Transcription factors drive dynamic, cell-type specific, gene expression to define cell fate and functionality. Current optical microscopy technologies now enable direct visualization of transcription factors in live cells but cannot modulate transcription factor activity, which is required for delineating the contribution of genotypic modulation and phenotypic response. The emerging non-neuronal optogenetics provides a new strategy to regulate gene transcription, either by recruiting a transcription activation domain to a specific promoter or by photo-uncaging a sequestered transcription factor. Unlike native transcription factors, which regulates hundreds and thousands of target genes, the current optogenetic strategy only works for single- or a few gene targets and could suffer from high basal activity in the dark. Controlling multiplexed gene transcription with a larger library of transcription factors, thus, calls for an alternative strategy that empowers new modalities of optical control of gene transcription. The goal of this project is to fill this gap by developing a strategy based on the controlled rescue of protein degradation. In this strategy, base-level protein activities are suppressed by constant protein degradation until light triggers a burst of protein production. This strategy does not depend on the activation mechanism of the protein of interests and will significantly enhance the capacity of non-neuronal optogenetics. In this project, we present a plan within a four-year budget period to develop and validate the control native transcription factors. We will demonstrate blue-light-controlled T cell factor (TCF) downstream of the well- established Wnt signaling pathway (Aim 1) and develop an orthogonal optogenetic system to regulate the Notch intracellular domain (NICD)-mediate transcription with red light (Aim 2). Using our recently developed spatial light modulator, we will achieve precise multiplexing transcription control in space and time and ultimately achieve controlling the native transcription factors at the single-cell level (Aim 3). Our recent success in developing optogenetic tools for mammalian cells and Xenopus embryos well positions the applicant to carry out the proposed project. Results of this project will provide valuable assets to researchers who are interested in dissecting the spatial and temporal regulation of signal transduction during early embryonic development.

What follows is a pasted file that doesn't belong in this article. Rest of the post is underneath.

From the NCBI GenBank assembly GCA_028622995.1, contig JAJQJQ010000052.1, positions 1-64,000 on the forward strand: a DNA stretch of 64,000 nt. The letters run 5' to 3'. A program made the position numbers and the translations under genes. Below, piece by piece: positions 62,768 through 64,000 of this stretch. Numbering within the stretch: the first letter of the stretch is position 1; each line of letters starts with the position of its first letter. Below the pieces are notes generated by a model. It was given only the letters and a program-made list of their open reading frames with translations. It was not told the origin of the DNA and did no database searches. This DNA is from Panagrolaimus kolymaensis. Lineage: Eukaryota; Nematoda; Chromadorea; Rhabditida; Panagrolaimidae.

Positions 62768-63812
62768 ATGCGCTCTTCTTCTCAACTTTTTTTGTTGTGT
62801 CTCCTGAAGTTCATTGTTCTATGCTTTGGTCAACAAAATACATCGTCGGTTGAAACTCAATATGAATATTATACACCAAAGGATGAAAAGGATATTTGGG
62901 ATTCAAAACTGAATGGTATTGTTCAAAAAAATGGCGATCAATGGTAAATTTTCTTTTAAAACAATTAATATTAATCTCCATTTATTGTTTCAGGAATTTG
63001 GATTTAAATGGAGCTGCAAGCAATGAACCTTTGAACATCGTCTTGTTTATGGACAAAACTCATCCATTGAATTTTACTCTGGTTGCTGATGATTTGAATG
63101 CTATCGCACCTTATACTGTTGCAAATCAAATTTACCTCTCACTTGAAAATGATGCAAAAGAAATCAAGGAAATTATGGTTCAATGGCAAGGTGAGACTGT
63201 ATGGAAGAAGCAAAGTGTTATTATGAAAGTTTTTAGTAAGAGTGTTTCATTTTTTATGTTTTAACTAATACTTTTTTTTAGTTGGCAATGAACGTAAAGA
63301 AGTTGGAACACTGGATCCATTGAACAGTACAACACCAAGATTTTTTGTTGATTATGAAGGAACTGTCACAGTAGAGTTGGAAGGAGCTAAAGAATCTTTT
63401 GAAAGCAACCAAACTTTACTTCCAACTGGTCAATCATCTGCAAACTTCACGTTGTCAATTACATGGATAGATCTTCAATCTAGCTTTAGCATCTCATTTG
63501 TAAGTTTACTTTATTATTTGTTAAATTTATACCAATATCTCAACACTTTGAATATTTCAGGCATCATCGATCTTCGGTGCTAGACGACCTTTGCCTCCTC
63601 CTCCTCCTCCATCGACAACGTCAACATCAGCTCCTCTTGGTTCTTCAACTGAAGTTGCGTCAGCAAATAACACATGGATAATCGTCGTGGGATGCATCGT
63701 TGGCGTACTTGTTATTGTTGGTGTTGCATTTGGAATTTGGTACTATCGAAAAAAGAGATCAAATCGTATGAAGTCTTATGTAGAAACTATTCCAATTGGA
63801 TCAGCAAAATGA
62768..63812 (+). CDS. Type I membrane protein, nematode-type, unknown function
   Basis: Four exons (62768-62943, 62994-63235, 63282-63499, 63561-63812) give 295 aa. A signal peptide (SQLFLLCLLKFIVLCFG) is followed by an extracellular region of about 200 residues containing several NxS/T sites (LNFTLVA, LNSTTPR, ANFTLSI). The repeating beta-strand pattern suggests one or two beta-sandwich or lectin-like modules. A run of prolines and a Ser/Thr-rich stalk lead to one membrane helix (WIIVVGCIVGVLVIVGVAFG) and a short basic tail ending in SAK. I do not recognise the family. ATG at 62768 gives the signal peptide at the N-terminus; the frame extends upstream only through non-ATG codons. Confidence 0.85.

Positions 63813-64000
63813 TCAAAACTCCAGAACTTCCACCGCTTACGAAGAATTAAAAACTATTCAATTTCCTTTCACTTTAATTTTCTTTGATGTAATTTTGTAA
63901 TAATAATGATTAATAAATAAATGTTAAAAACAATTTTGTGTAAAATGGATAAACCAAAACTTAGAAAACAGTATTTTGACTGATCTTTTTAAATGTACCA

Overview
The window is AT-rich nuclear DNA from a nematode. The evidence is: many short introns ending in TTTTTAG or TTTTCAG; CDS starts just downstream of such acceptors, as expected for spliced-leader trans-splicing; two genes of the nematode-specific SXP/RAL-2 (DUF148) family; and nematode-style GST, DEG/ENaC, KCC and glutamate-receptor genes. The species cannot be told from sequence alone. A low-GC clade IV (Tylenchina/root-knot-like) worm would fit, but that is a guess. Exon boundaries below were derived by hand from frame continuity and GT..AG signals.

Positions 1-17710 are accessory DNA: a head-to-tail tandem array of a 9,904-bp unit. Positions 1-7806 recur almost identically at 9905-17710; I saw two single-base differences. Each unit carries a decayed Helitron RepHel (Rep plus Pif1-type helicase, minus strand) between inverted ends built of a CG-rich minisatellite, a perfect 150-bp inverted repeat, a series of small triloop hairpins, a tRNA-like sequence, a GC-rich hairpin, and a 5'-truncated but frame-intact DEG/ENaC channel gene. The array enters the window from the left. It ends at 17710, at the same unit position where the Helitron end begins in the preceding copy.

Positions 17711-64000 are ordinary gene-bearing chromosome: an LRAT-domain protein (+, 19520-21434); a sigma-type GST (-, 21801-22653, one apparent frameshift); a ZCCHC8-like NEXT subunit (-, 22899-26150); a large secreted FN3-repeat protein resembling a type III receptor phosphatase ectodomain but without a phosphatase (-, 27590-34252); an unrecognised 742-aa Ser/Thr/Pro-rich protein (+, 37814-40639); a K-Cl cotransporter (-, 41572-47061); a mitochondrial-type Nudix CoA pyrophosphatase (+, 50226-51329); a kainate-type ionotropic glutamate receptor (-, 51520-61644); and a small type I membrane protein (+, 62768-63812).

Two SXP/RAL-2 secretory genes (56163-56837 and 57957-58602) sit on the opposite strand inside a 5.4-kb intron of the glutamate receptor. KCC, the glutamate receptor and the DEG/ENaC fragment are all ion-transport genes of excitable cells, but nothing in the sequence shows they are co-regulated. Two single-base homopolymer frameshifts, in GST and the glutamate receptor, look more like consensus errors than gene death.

Unlike native transcription factors, current optogenetic tools for gene regulation only target few genes. The goal of this research is to develop a new optogenetic strategy to directly control the native transcription factors downstream of Wnt and Notch signaling, which can uncover targets for controlling pathological conditions including developmental defects, cancer, and diabetes.